When traveling in the back-country, food should never be stored inside the tent overnight. Most national parks and wilderness areas have strict food storage policies that should be reviewed before any outing. A good general rule is that food should either be hung or stored in a bear proof container 100 yards from camp if possible.
One of the best defenses agaisnt bear attacks available to us now is pepper spray. Lightweight, and proven to be more effective than firearms in deterring bear attacks, there is no reason to not carry this potentially lifesaving resource. It is important to rememeber though that bear spray is useless in your pack. Most bear attacks happen much too quickly to retrieve something deeply stashed in a zippered pocket. Spray should be worn on the belt or chest strap where it is readily available and quickly deployed. Make sure you read the instructions and understand its use before you go out. Bear spray is available in most outdoor supply stores and national park offices.
It appears that although bears will occasionally attack people sleeping in tents, the tent does create some sort of psychological boundary that decreases risk of attack. Sleeping in a tent or shelter is generally safer than sleeping out.
Special care should be taken by hunters recovering kills in grizzly country. Bears will often claim hunter-killed animals surprisingly quickly and defened them as they will any other food resource. Bears can be incredibly aggressive around carcasses, and several deaths have resulted from bear attacks on hunters at kill sites. Kills should be approached cautiously from an upwind direction, if possible, and an excess of noise should be made to alert the bear to human presence and give it an opportunity to move off. If a bear claims your kill, cede ownership to the bear and contact your local game management agency.
When we consider risk in our lives, we need to look at how that risk is multiplied over time. We also need to consider how our actions can effect others in the future. To reduce the risk of bear attacks we need to work together to create a culture of back-country use which discourages uncomfortable interactions with bears.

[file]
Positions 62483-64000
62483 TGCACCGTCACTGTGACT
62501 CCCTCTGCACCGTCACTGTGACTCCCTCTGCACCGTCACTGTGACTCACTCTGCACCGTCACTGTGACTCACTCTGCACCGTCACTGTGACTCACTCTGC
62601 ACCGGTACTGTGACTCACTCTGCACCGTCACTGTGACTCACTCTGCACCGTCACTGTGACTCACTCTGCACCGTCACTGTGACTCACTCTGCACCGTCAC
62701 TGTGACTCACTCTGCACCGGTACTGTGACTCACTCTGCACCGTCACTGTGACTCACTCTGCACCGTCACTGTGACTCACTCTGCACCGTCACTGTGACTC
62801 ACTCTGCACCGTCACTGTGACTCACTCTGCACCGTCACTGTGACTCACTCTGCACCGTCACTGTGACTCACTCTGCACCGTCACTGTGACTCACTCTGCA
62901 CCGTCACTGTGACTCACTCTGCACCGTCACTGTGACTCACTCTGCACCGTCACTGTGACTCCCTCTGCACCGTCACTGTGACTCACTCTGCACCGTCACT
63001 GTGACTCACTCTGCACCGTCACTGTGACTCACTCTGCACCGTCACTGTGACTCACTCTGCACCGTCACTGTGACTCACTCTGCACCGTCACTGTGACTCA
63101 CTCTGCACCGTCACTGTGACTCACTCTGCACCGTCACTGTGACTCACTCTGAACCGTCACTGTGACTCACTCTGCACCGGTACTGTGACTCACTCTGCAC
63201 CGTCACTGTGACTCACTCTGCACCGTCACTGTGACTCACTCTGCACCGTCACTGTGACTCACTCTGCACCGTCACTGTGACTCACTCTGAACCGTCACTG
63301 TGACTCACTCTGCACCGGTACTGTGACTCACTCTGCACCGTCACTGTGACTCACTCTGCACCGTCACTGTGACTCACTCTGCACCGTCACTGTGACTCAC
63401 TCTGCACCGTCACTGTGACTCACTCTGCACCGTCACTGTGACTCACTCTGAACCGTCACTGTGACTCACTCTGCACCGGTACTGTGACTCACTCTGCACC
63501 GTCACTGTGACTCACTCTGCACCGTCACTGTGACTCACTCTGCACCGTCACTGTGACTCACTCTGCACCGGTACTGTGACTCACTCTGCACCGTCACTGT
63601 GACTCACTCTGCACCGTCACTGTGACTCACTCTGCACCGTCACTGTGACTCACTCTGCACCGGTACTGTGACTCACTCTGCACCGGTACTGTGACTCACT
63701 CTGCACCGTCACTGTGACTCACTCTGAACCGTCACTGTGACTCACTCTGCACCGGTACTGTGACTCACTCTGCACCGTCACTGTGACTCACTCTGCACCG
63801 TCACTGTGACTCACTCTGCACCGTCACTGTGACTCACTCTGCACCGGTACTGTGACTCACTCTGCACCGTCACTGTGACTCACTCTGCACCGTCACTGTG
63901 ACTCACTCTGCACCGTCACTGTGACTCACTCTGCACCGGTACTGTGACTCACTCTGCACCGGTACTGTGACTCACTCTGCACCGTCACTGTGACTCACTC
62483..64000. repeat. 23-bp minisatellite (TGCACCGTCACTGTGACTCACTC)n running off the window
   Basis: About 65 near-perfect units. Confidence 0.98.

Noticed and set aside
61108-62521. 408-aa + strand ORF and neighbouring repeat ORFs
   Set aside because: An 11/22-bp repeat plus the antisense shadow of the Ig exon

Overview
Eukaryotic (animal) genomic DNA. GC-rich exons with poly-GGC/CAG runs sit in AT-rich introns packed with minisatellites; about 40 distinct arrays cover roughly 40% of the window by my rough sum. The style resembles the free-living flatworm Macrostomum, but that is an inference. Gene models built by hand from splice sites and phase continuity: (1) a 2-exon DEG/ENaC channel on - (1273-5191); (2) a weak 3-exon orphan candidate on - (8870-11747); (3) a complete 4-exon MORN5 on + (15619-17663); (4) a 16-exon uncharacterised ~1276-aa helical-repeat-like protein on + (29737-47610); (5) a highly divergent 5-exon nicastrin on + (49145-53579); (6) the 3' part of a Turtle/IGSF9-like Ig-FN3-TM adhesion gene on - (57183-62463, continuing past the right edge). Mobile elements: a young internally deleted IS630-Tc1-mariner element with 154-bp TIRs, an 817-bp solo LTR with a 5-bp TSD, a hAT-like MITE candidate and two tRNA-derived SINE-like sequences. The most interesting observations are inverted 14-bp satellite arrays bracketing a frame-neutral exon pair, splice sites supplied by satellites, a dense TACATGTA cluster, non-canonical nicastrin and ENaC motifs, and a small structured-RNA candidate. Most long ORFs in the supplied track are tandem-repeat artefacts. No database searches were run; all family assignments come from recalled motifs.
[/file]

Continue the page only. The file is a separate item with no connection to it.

Some of the most dangerous bears are those, especially grizzlies, which have become habituated to human presence and come to rely on improperly stored food or garbage as a source of nutritional income. One night of improperly storing food might not lead to a dangerous situation, but over time bears may come to frequent an area where food is consistently available to them and associate human activity with food. These bears may come in close to people and tents in search of food, but react aggressively when confronted with a human. It is critically important that back-country users be able to rely on the people using an area before them to store food and clean up properly, so that when they arrive they won’t encounter a habituated bear searching for food.
Food storage practices have improved dramatically over the last few decades, but problems can still arise, especially in heavily used, but un-monitored, back-country or dispersed camping areas. When camping in grizzly country, be wary of camps with garbage left behind and always follow proper food storage protocol.
Bears are powerful, resourceful, and intelligent creatures. Although potentially dangerous, bears contribute to, rather than detract from the wilderness experience. And they are not alone in their potential for risk. Many of the things which draw us to the wilderness are inherently dangerous, and this danger is part of their attraction. With a modicum of knowledge the risk of bear attacks can be greatly reduced, and these animals experienced without unwarranted fear. The risk however, is never entirely gone. Flippant behavior in bear country has led to unnecessary deaths, just as it has on mountains and in storms.
This is, by necessity a cursory overview. I recommend those who spend a great deal of time in bear country seek out further resources to understand bear behavior and the circumstances which lead to attacks. "Bear Attacks: Their Causes and Avoidance" by Steven Herrero is a well-researched and exhaustive resource on this subject. The specific and up-to-date information that can be provided by park rangers in the areas we wish to visit is invaluable, and I recommend checking in with visitor centers or local ranger stations before heading into the back-country.
Some of the most powerful and memorable experiences available to us in wilderness are those that we share with wildlife, and few species capture the imagination like bears. Our stories involving them are often the most requested and enjoyable to relate, but these stories need not be tragedies. Knowledge and levelheadedness can prevent most unnecessary conflicts and ensure our time in the outdoors is well spent and safe.